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WHY INDOOR AND OUTDOOR AIR QUALITY IS IMPORTANT TO ALL OF US




By Edwin Cordero Mercurio
Alabang-Muntinlupa
March 23, 2018


 
 


Alabang, Muntinlupa - According to the World Health Organization (WHO) an estimated 60 percent of the buildings in North America are affected by indoor air pollution. Occupants of these mostly glass enclosed buildings and establishments often complain of headaches, eye irritation, coughing, runny and itchy nose, fatigue and allergies.


Squeezed in  tight building spaces, and  enclosed in permanent  glass window these buildings depend on Heating, Ventilation and Air Conditioning (HVAC) units to filter air pollutants and toxins. In all of these modern buildings lining the North American cities and landscapes, the structures are built with permanently sealed glass windows which do not allow fresh air naturally to get in.



These modern structures have brought the prevalence of the phenomenon of Sick Building Syndrome (SBS). The problem has been aggravated by the emergence of modern technology. Photocopies, fax machines, chemicals used for cleaning and sanitation, cramped office spaces, toxic fumes are making workers sick.

Cost saving measures adopted by companies who refused to regularly change the filters or clean the HVAC units are adding more health hazards and long term health problems.

The Sick Building Syndrome or the Legionnaires disease was first discovered when dozens  of Legionnaires died after attending a convention with doctors unable to pinpoint the cause of their deaths. An extensive autopsy report finally pinpointed to what is now known as the legionnaires’ disease.

The phenomenon has been characterized by breathing difficulties, chronic fatigue, headaches, nausea and allergies. Unfortunately, SBS is not only confined in North America, the Philippines have similar buildings enclosed by permanently sealed glass windows.



Indoor Air Quality is the an important thing when building or buying your new home. I was in a relative’s home the other day whose house is being sold in  Alabang, Muntinlupa market for P25M. Out of three potential buyers, I overheard a conversation from one of the buyers, where the real estate agent and her clients exclaimed that air conditioning is not needed in this well-designed and spaciously ventilated five bedroom home. Without doubt air quality played a major part in the buyer’s decision to offer the highest bid, this without any prodding from the home owner.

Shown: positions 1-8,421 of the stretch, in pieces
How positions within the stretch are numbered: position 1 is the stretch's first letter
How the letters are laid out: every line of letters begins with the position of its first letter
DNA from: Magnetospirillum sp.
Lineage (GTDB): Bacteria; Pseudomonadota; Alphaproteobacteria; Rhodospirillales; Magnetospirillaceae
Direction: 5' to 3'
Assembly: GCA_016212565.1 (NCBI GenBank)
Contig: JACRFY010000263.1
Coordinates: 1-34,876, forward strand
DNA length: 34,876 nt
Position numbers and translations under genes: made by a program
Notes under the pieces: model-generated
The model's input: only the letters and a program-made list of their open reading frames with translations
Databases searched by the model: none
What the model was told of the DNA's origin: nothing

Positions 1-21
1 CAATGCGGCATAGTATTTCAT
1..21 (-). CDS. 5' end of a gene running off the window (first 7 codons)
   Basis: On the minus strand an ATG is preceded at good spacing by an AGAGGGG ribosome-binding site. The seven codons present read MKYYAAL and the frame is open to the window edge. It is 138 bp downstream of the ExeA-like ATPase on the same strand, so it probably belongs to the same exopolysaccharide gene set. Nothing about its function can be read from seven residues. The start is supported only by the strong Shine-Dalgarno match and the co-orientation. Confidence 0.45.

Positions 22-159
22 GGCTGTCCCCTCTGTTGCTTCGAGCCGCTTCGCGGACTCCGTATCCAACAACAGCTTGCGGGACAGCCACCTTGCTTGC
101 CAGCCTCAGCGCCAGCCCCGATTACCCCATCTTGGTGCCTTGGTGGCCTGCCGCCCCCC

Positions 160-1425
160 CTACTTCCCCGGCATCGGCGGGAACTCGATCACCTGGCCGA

I was also fortunate to visit a house made of stone in Bacolod’s Marapara Heights Subdivision called “Balay Bato”owned by Rusty and Beverly Binas. Balay Bato is a new concept in housing, according to my tour guide and family friend Edwin Tan.



Balay Bato, explains Edwin, is not just a house but a new design which integrates the owner’s advocacy for sustainable and green environment. Its design features a natural ventilation where mosquitoes and pesky pests are held at bay by the interplay of water, fish, frogs, screened windows and burning of dry leaves to drive away insects that can bite you during the day and night.

While the former example is made of concrete and glass windows with screens, Balay Bato is uniquely economical since it  uses local stones as the benchmark  of its solid rock foundation. The feeling of euphoria is priceless when you sit on the solid stone benches of Balay Bato and the couch of the Alabang Versailles Village Subdivision. In both of these homes the air is rushing in with its cool breeze. Nature and the sounds of crickets and birds sing their tunes in harmony with the swaying of bamboo leaves and frogs in a nearby pond.



As I rest my head on a garden coach with fresh air blowing on my face, I reminisce the days I spent in my grandparents nipa hut and small family farm where the air is fresh, the fish, snails and frogs abound in rice field paddies, ponds, rivers and streams. I can only imagine how many of us, missed the good old days, when our environment was healthy, when thick forests abound in our country and the air we breathe was pure and priceless.



The absence of forest in most parts of the Philippines has aggravated the country’s hot weather especially during Summer. Except in a few provinces where the forests were not logged over, the Philippines is extremely hot outdoors and indoors without the benefit of tree covers and indoor air conditioning.



My vacation will soon end and I will be back in Toronto where the glass buildings and houses depend on the Heating, Ventilation, and Air Conditioning (HVAC) units for our supply of air ventilation, central   heating during the cold days of Winter and air conditioning during the hot days of Summer.



However, the experience of living in the Philippines in a house with open windows and homes with trees in abundance could make one’s vacation satisfying, healthy and memorable.

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